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Mollie Yacano, the recipient of the 2021 North Carolina Coastal Research Fellowship, will investigate the environmental impact of removing Phragmites, a common reed grass that invades coastal wetlands. North Carolina Sea Grant and the North Carolina Coastal Reserve and National Estuarine Research Reserve Program sponsor the fellowship, which supports work in the state’s coastal reserve system.
“Phragmites has a huge influence on our wetland systems, and its dominance is only growing,” says John Fear. “Understanding what happens to the environment as our coastal land managers address ‘Phrag’ will be a great asset to the field.”
Yacano, a Ph.D. student at UNC’s Institute for Marine Sciences, will study how different methods for controlling Phragmites affect underlying sediments and nitrogen cycling.
“Nitrogen cycling is a key ecological process and an important ecosystem service provided by wetlands,” says Brandon Puckett, research coordinator for the Coastal Reserve. “Considering ecosystem services in the management of natural resources, including invasive and non-native species, is critical to making informed decisions.”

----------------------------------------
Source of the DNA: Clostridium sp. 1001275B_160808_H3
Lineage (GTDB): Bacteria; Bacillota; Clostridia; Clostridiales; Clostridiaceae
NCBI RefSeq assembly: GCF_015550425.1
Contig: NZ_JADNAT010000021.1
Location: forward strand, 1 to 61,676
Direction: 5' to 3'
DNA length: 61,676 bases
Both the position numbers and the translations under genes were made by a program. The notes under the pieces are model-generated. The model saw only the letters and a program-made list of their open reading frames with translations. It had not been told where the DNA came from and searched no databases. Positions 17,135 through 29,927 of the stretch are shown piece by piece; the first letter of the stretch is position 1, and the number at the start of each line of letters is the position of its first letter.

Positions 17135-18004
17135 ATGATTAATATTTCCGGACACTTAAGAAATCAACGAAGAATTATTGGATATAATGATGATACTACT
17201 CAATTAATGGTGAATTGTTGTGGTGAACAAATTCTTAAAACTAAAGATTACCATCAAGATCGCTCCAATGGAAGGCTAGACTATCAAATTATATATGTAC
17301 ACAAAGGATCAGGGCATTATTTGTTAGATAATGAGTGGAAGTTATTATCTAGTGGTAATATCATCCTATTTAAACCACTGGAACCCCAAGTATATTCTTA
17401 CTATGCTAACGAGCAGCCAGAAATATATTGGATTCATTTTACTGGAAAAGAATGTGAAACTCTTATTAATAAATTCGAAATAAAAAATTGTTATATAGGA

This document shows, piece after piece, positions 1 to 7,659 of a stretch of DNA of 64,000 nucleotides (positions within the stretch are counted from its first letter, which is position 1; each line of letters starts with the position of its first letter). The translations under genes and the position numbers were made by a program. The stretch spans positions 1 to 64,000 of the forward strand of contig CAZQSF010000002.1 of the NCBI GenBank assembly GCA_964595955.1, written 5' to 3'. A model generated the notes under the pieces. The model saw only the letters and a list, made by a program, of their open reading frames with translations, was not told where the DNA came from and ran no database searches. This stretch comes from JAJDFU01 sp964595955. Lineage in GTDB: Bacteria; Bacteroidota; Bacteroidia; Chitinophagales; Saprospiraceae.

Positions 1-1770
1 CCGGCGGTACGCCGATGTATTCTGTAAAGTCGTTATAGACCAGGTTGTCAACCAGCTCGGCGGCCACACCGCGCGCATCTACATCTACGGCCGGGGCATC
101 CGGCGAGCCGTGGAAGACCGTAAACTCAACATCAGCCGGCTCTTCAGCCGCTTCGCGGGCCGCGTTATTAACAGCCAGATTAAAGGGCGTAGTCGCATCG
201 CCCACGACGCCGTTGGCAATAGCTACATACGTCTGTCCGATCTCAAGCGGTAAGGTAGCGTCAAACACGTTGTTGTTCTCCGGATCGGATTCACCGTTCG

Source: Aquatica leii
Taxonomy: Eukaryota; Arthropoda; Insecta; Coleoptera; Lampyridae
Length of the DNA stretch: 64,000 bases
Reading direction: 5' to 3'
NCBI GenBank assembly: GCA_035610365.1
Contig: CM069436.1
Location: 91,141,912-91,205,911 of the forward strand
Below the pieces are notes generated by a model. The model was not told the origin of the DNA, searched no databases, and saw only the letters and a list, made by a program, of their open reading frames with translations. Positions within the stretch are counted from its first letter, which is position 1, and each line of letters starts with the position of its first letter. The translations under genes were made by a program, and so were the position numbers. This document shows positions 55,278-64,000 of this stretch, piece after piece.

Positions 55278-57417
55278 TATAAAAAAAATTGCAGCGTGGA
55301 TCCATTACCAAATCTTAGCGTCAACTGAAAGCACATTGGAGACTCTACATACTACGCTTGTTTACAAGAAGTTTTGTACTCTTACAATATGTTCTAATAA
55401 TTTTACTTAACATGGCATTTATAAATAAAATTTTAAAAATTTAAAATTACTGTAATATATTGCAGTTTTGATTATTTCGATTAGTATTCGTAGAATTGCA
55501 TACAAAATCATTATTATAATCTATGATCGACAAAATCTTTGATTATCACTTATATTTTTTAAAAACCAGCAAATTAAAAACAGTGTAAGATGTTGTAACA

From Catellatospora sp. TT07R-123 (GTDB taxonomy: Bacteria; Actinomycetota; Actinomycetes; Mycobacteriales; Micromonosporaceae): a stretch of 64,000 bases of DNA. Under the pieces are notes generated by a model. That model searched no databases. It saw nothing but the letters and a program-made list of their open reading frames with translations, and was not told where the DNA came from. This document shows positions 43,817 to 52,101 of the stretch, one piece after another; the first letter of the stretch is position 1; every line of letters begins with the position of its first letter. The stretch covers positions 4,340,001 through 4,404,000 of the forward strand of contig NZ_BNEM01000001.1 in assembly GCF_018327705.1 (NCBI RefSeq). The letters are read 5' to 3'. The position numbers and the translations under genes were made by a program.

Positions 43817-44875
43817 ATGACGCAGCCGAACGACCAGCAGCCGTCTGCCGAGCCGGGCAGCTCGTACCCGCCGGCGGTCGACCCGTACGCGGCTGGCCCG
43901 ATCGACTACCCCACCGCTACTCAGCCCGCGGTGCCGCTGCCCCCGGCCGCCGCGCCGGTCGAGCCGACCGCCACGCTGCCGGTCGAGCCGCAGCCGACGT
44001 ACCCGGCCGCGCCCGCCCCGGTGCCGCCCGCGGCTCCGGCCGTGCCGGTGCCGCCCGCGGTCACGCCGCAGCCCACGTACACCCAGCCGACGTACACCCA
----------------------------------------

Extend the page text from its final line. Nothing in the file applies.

Yacano will evaluate both the positive and negative effects of removing the invasive grass.
“Current management practices regarding Phragmites focus on eradication of the plant,” she explains. “Understanding how different eradication approaches impact ecosystem services can help inform policy on whether these eradication measures are in the best interest of both stakeholders and the ecosystem.”
Yacano will use state-of-the-art drone imagery to map her study areas. Through symposia and peer-reviewed articles, she plans to disseminate the results of her research.
In addition, Yacano will create K-12 lesson plans and distribute them through the Scientific Research and Education Network (SciREN) to teachers throughout North Carolina. She also hopes to participate in hands-on learning activities for children in schools and camps, as well as to mentor an undergraduate student from a traditionally underserved community.
Read about the work of recent Coastal Research Fellows Sarah Donaher on the resilience and restoration of seagrass beds and Aaron Ramus on the effects of Gracilaria.